FIZZ - Sparkling White Wine
Use Fizz to celebrate any special occasion, to welcome guests or to cleanse the pallet before dinner. Fizz is great anytime, like when you're thirsty or when you're not.
A wonderful wine with a perfect balance, not overly fruity or too dry, Fizz is a delicious example of a Californian Grower Champagne even though we must only call it a Sparkling Wine. To taste correctly Fizz should be stored at a constant 50°F and kept away from light. Serve at the table, chilled but not icy, at 40°F so it may be tasted at 50°F allowing the aromas to develop and show.
This champagne style wine is less aggressively fizzy than old style sparkling wines and is drier using riper fruit so the sweet and sour effect in which too much sugar is added to compensate for too tart a wine is not present in Fizz.
Bright and lively in the sparkling Champagne-style made from a cuvée of 60% Chardonnay exuding elegance and finesse and 40% Pinot Noir grapes providing depth and structure. Produced by secondary fermentation in the bottle in the méthode champenoise style. Pinot Noir ensures the underlying structure and style while Chardonnay ensures the elegance and sophistication essential to this perfectly balanced brute wine.
Making Williamson Sparkling Wines
The first fermentation begins in the same way as any wine, converting the natural sugar in the grapes into alcohol while the resultant carbon dioxide is allowed to escape. This produces the base wine known as the Cuvée.
After primary fermentation, blending assemblage, barrel aging and then bottling, the wine then undergoes tirage a second fermentation in the bottle. Prior to bottling the Cuvée is adjusted to 12% alcohol and 0.050g/100ml volatile acidity (VA), the measure of the wine's volatile acids.
After the addition of yeast, nutrients for the yeast, and sugar, collectively called the liqueur de tirage, the bottle is then stopped with a crown bottle cap and stored in the cellar horizontally while a second fermentation completes resulting in a naturally sparkling wine.
During the secondary fermentation, the carbon dioxide is trapped within the wine in solution. The amount of added sugar determines the pressure of the bottle. To reach the standard value of 6 bars (600 kPa) of pressure inside the bottle, it is necessary to have 18 grams of sugar; the amount of Saccharomyces cerevisiae yeast is 0.3 gram per bottle. The liqueur de tirag is then a mixture of sugar, yeast and still Champagne style wine.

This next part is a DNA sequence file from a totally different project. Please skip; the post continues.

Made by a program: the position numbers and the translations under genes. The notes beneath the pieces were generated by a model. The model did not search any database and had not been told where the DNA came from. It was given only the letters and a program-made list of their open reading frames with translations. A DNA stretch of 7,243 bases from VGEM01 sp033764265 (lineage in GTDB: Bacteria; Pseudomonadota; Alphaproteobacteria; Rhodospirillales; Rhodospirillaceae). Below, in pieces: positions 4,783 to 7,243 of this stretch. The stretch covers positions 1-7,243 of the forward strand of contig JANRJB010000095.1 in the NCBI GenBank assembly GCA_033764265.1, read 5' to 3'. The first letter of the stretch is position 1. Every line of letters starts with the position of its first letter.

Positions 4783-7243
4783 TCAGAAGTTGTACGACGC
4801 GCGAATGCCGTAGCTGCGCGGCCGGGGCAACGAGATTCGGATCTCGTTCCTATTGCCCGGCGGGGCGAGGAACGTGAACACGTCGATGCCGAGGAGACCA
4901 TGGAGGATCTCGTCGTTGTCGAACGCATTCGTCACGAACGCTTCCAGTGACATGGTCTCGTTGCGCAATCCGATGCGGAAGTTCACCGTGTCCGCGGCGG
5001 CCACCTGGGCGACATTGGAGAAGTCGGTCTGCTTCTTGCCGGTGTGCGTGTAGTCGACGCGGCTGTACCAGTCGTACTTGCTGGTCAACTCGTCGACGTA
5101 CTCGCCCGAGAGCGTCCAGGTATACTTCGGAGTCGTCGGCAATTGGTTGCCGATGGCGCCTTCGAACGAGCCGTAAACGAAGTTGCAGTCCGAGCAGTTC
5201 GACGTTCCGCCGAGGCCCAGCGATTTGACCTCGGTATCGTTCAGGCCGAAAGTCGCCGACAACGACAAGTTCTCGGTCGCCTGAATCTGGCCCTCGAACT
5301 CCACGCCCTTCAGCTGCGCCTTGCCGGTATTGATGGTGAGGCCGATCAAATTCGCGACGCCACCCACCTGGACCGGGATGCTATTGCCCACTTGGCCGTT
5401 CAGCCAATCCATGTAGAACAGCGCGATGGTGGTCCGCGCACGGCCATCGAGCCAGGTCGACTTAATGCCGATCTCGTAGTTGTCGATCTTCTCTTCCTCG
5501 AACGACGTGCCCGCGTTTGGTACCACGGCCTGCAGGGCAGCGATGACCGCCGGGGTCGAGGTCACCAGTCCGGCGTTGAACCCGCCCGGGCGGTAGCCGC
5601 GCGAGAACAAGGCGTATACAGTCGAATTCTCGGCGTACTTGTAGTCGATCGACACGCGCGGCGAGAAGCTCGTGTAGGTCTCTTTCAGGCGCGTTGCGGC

The wine is stored on the lees sur lie under its own carbon dioxide pressure for at least three years before disgorging takes place, to get a more mature character.
Yeast precipitate lees must then be removed. This begins with riddling remuage where the bottles are turned with the neck downwards and lightly shaken to move the lees to the neck of the bottle. This is done in small steps where the bottle orientation gradually changes.
The process to remove lees is called disgorging where the inverted bottle necks are cooled so that the precipitation freezes to a small block of ice, the bottles are turned upright and the temporary crown cap closure is opened and the precipitate is pushed out by the pressure in the bottle.
Immediately after disgorging but before final corking, the liquid level is topped up with liqueur d'expédition, a practice known as dosage. The liqueur d'expédition is a mixture of the base wine and sucrose, plus 0.03 grams of sulfur dioxide as a preservative.
The amount of sugar in the liqueur d'expédition determines the sweetness of the Champagne, the sugar previously in the wine having been consumed by the second fermentation. Generally, sugar is added to balance the high acidity of the Champagne, rather than to produce a sweet taste.
Brut Champagne will only have a little sugar added, while nature or zéro dosage will have no added sugar. A cork is then inserted, with a capsule and wire cage muselet securing it in place.
Some Champagne houses maisons de Champagne claim to have secret recipes for dosage, adding ingredients such as wine and candy sugar. At Williamson Wines we have our own different recette de la maison for each of our sparkling wines.
French Champagne's sugar content varies resulting in various sweetest levels, namely:
- doux = sweet
- demi-sec = half-dry
- sec = dry
- extra sec = extra dry
- brut = very dry-dry
- extra brut = very dry
- brut nature/brut zero/ultra brut = no additional sugar, bone dry